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Historical and Empirical Basis for Communal Title in Minerals at the National Level: Does Ownership Matter for Human Development?

Gary Flomenhoft ()
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Gary Flomenhoft: Center for Social Responsibility in Mining, Sustainable Minerals Institute, University of Queensland, St. Lucia, QLD 4067, Australia

Sustainability, 2018, vol. 10, issue 6, 1-27

Abstract: This paper explores the impact of mineral ownership on the resource curse as measured by the Human Development Index. We start from the basic assumption that the Earth and its minerals are common pool resources, and the sharing of benefits would improve development outcomes. Communal title to minerals exists at the international level for the deep seabed, outer space objects, and, potentially Antarctica, and at the sub-national level through communal title to land, such as traditional landowners and aboriginal tribes. A comprehensive summary of national mining title laws for 199 countries was completed in order to determine if communal ownership is recognized at the national level. The finding is that this type of ownership is non-existent at the national level. The methods include historiography, extensive compilation of national constitutions and mining laws, and linear regression analysis. Ownership titles were combined into centralized and decentralized categories, and simple regression conducted to determine correlation with the human development index (HDI) for 199 countries. Initial findings are that decentralized mineral ownership titles are statistically correlated with higher HDI outcomes.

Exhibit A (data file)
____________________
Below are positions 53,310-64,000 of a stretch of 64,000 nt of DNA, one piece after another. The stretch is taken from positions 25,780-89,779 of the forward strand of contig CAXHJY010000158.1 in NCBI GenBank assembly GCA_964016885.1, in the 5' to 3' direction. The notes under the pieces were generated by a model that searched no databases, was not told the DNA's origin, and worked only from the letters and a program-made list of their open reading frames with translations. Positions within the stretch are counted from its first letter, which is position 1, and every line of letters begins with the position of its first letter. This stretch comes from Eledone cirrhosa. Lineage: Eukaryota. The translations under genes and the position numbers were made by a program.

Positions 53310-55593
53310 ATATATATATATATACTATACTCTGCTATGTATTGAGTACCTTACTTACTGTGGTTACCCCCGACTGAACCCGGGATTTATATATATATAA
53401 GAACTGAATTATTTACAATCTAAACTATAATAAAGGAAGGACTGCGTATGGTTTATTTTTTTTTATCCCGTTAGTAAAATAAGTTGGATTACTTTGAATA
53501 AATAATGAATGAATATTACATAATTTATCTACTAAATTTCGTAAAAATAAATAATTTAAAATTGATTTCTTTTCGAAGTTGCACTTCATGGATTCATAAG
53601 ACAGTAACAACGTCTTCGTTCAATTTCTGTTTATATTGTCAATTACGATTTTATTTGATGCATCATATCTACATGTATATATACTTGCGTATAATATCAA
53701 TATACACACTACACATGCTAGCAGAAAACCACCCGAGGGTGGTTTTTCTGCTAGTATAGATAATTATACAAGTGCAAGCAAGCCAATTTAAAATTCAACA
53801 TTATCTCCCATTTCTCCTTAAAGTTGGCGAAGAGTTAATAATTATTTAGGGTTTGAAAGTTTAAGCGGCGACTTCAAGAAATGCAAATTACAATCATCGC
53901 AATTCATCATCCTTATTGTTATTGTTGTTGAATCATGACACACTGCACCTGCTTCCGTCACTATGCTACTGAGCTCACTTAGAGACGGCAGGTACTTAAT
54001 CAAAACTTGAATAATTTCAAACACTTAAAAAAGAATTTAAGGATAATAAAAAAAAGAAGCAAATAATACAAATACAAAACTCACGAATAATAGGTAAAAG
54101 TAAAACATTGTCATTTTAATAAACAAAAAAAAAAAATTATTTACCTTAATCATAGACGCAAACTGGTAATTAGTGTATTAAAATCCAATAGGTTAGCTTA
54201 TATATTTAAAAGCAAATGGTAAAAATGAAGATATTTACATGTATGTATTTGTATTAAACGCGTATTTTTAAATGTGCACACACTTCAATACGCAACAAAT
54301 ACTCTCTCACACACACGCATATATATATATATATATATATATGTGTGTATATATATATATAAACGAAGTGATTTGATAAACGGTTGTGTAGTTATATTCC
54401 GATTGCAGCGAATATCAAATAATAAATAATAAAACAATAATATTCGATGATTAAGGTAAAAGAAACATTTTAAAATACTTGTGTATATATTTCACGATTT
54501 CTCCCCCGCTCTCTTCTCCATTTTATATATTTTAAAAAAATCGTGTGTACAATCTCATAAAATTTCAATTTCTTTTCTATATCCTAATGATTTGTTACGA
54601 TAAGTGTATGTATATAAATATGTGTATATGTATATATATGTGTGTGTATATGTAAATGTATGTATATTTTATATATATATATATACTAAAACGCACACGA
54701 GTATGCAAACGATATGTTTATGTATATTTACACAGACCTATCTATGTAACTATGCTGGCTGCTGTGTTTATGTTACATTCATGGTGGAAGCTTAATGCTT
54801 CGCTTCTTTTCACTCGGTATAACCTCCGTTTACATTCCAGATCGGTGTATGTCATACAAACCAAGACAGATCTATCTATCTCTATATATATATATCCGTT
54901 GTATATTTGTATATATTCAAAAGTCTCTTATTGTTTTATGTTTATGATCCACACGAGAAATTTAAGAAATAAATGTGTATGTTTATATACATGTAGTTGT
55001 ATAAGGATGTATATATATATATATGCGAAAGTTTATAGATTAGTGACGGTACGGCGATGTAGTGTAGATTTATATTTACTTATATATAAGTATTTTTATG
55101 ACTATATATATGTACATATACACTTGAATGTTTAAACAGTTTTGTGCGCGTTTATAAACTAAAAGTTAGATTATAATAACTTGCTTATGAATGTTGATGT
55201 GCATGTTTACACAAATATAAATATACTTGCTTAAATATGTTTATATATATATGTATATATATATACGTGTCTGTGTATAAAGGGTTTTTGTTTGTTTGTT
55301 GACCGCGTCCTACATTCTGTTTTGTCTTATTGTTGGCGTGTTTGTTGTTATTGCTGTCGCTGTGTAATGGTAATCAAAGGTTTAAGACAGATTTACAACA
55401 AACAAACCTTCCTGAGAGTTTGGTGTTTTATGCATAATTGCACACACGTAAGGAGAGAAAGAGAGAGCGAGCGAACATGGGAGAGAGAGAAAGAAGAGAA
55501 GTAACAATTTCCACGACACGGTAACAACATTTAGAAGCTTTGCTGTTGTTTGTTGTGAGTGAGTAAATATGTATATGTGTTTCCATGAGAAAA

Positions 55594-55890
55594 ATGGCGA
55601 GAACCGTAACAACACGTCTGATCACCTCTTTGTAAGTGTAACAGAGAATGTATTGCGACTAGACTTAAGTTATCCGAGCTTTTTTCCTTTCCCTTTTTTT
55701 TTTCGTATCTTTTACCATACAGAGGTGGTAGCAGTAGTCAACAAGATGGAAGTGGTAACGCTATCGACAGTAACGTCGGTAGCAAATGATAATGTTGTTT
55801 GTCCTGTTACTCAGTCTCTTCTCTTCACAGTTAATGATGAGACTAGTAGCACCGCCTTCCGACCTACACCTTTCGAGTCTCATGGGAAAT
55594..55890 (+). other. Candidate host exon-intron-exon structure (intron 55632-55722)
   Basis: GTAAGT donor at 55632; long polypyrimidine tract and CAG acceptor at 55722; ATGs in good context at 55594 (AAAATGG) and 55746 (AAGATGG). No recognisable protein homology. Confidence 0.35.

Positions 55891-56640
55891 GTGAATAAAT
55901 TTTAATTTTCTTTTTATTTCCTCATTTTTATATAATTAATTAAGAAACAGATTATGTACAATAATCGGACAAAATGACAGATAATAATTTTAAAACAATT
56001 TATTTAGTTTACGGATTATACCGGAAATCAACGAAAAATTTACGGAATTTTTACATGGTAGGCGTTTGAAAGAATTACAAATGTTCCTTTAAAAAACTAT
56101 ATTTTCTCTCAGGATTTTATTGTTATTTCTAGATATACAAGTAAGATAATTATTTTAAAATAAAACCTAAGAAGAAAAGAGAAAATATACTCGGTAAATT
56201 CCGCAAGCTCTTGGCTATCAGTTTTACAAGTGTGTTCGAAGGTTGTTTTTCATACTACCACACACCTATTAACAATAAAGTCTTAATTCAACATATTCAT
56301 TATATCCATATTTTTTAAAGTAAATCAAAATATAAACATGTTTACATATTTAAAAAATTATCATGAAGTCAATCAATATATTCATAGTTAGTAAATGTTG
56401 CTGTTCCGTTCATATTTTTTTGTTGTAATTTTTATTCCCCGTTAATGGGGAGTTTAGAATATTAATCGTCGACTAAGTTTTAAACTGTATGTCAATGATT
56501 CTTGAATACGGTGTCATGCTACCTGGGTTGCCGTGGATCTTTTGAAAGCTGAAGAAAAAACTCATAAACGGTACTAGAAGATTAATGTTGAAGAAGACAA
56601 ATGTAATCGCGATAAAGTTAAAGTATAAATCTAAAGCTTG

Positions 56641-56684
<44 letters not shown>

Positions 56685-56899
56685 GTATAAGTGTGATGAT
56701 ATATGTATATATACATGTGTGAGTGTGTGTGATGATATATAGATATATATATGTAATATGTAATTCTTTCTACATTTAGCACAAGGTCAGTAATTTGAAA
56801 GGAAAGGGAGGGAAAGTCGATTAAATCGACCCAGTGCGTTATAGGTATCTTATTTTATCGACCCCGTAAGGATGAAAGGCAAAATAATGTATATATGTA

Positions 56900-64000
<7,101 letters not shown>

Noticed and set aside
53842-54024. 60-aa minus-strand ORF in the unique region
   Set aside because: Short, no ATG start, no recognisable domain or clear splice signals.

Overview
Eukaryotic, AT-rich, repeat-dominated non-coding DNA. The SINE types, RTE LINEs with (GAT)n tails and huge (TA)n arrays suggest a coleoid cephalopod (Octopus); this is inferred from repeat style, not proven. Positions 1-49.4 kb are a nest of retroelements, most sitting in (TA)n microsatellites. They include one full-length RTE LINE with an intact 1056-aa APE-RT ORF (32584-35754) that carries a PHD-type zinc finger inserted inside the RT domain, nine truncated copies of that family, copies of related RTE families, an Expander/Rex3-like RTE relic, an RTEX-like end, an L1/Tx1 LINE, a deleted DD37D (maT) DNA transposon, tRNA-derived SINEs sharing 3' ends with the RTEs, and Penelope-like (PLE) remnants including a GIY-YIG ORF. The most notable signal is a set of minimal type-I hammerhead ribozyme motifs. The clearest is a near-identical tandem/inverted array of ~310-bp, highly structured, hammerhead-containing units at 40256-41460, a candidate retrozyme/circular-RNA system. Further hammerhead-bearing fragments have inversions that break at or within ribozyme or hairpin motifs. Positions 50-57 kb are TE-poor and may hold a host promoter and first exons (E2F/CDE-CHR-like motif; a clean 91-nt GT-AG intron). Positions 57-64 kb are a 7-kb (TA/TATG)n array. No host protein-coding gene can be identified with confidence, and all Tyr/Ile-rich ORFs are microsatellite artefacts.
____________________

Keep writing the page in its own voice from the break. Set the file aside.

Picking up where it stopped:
Keywords: communal title; commonwealth; mineral title; national mineral title; mineral rights; national mining laws; communal property titles; human development index; HDI; common heritage of mankind; communal ownership; public trust doctrine; sovereign wealth fund; communal property rights (search for similar items in EconPapers)
JEL-codes: Q Q0 Q2 Q3 Q5 Q56 O13 (search for similar items in EconPapers)
Date: 2018
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